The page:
Apparitions – Joe Hodgson (reviewed by Dave Franklin)

From the opening strains of Bach’s Cantata 147 it is clear that Joe Hodgson is more than just a “guy with a guitar,” that he perfectly understands the broader musical landscape in terms of genre, geography and history. And as those classical notes scatter and re-assemble into the funky, blues, electric and eclectic instrumental of Fly Your Flag, you get the feeling that this is an album which is going to be a fascinating musical ride. And so it proves to be, and even within the confines of being essentially a collection of rock-orientated instrumentals, Apparitions covers a hell of a lot of ground, building plenty of fascinating sonic architecture to marvel at as it goes along.

And as if to underline the use of words like “eclectic,” no sooner has the opening salvo finished than we are taken along a more latin groove. Serena Sonata being reminiscent of the likes of Santana’s Cali-Mexico cross border sass, all the more unexpected when you realise that Hodgson has spent most of his musical career between his Irish homeland and London, although once you know that the distant echo and influence of the likes of Rory Gallagher and Gary Moore is hard not to hear.

Apparitions, named for his mother’s favourite poem W.B. Yeats poem, is an album which communicates without words, through mood and emotion rather than the more limited and rigid medium of language. After all, language tells you exactly what a song is about, making it perhaps slightly two-dimensional and set in stone. Sound, especially when moved and manipulated by someone this skilled, allows a song to be all things to all people, allows each listener to takes something different away from each song, something personal and intimate, relevant to their own life, their own thoughts and experiences. How cool is that?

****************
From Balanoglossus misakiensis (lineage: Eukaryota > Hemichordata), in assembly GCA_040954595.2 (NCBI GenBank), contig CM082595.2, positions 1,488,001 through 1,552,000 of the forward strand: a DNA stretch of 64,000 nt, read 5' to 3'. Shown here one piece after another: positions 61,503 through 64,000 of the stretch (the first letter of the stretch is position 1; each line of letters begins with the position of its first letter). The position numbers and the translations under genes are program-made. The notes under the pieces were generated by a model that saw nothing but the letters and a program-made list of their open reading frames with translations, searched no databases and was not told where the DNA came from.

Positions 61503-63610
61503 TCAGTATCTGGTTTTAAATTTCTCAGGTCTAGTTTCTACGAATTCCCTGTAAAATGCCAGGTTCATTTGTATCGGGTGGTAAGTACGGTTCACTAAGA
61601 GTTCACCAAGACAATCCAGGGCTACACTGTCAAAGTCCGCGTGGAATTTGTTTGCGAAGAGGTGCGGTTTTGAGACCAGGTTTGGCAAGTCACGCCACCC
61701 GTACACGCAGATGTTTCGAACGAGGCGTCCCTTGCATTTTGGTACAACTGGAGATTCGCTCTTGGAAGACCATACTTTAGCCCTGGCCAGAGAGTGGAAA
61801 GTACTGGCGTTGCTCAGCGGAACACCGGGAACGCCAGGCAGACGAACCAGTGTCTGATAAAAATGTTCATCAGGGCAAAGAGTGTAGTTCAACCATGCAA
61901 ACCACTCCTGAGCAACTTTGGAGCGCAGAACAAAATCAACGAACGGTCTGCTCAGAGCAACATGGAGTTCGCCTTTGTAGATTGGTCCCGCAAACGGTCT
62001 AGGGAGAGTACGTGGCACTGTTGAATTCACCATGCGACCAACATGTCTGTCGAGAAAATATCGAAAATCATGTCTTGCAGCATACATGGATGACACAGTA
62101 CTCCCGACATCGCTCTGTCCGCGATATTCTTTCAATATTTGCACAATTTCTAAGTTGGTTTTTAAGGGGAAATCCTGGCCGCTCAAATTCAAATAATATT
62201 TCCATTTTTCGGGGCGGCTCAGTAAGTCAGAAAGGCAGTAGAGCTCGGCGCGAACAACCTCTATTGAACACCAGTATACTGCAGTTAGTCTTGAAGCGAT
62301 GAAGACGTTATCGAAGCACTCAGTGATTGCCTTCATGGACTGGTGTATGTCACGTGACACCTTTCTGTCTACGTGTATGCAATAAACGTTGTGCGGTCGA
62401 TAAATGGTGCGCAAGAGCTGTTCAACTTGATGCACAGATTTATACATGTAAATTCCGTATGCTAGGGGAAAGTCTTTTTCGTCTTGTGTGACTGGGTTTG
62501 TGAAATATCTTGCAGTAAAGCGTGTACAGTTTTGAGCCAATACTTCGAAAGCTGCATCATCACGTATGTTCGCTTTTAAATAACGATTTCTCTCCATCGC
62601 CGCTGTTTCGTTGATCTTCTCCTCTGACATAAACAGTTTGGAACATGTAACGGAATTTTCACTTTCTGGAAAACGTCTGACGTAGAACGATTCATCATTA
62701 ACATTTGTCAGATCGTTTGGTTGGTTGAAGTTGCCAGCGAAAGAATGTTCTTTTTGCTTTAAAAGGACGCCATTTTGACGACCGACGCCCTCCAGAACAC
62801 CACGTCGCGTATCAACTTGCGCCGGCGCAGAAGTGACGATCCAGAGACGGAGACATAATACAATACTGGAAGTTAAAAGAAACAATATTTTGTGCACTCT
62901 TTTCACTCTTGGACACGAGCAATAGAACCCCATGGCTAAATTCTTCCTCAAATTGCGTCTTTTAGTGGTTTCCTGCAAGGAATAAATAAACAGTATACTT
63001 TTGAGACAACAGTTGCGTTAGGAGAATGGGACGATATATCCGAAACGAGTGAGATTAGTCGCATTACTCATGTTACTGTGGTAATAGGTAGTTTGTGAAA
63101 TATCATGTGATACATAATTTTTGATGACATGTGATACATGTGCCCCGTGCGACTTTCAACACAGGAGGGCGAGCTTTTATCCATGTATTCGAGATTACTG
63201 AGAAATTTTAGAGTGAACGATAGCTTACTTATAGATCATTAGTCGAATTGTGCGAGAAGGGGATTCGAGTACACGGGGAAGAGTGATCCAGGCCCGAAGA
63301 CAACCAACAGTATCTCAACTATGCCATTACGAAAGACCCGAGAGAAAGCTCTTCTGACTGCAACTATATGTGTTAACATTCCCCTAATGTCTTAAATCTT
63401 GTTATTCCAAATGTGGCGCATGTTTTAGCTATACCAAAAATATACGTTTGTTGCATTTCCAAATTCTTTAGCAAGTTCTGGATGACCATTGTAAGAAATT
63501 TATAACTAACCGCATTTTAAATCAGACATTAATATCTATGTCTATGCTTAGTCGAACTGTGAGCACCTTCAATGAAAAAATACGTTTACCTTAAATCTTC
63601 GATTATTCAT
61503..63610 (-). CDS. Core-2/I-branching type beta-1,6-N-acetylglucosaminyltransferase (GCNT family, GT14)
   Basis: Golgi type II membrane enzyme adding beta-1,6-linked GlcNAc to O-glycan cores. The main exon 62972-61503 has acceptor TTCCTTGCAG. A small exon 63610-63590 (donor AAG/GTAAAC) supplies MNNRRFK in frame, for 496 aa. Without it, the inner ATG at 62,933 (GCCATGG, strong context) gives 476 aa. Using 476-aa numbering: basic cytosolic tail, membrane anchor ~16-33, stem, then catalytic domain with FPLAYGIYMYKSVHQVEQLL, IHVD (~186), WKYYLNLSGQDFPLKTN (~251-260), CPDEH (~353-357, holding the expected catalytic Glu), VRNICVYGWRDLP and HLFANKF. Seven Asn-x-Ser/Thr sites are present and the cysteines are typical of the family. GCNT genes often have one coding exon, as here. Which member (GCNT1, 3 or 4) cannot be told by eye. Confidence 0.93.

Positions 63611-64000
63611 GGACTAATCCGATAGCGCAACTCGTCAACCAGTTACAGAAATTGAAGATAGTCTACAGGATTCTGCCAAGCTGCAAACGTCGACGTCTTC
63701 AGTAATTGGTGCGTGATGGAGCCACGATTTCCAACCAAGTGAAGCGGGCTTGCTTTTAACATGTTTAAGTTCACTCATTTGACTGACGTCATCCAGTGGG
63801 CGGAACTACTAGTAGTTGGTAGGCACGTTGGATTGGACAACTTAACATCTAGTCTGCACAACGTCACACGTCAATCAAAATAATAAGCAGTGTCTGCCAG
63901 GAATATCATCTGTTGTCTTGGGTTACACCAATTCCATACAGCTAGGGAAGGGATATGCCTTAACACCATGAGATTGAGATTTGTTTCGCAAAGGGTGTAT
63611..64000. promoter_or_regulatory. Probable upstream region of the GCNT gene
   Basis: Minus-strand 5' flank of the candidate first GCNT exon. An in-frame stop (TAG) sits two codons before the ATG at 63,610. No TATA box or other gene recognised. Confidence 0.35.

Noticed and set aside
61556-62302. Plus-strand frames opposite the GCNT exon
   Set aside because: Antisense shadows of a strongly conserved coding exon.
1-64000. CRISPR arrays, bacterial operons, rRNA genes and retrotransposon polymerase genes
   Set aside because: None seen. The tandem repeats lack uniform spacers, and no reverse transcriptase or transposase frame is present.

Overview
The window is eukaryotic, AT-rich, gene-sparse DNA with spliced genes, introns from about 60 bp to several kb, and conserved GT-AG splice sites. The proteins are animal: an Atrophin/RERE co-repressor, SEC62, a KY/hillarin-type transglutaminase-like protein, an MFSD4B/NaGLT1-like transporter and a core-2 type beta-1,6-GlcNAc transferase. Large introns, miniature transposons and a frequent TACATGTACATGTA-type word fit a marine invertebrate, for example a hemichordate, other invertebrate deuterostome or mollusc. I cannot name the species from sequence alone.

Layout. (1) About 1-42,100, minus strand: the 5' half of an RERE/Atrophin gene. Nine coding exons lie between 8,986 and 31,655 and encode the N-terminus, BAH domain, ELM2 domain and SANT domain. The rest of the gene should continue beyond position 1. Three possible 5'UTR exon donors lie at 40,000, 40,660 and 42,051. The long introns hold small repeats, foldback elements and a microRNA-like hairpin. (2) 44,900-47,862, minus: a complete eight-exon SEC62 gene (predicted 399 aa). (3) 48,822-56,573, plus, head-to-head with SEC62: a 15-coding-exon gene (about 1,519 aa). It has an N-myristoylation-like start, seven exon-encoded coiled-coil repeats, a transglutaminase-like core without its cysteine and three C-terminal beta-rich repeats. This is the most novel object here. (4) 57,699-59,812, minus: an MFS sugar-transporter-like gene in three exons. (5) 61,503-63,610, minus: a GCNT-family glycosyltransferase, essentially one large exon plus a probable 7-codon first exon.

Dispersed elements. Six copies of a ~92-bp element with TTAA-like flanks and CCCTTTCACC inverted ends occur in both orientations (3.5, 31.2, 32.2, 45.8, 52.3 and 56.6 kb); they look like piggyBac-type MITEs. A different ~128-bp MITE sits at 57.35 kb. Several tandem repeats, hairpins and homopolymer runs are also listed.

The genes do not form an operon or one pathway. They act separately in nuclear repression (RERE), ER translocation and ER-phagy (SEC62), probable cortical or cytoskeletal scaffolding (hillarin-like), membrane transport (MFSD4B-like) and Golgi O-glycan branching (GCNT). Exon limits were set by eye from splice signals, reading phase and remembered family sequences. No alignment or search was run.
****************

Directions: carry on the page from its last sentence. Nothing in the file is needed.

There are funky, high-octane boogies such as The Player, deft and delicate ballads from the lush and love-lorn Till The Last Breath, swirling, Celtic infusions which make up 10 Feet From Chaos and Resurrection Dance’s Steely Dan-esque, West Coast jazz chops. It’s all there and more. Much more!

One of the pitfalls of such rock instrumental collections, which lesser players gravitate towards, is the urge to fall into pretentiousness and show-boating, serving the self rather than the song and forgetting that the music still needs to be accessible, relevant…fun. But Joe Hodgson is a smarter cookie than most. Even though the word virtuosic is certainly appropriate here, the songs never leave the listener behind, never forget their basic purpose…to entertain.

And entertain it does. Apparitions is a joy to behold. Changeable, wide-ranging, fantastically composed and delivered, and perfect for both fans of technicality and technique and those who just want to groove along to its cool moves and addictive grooves alike. Job done!

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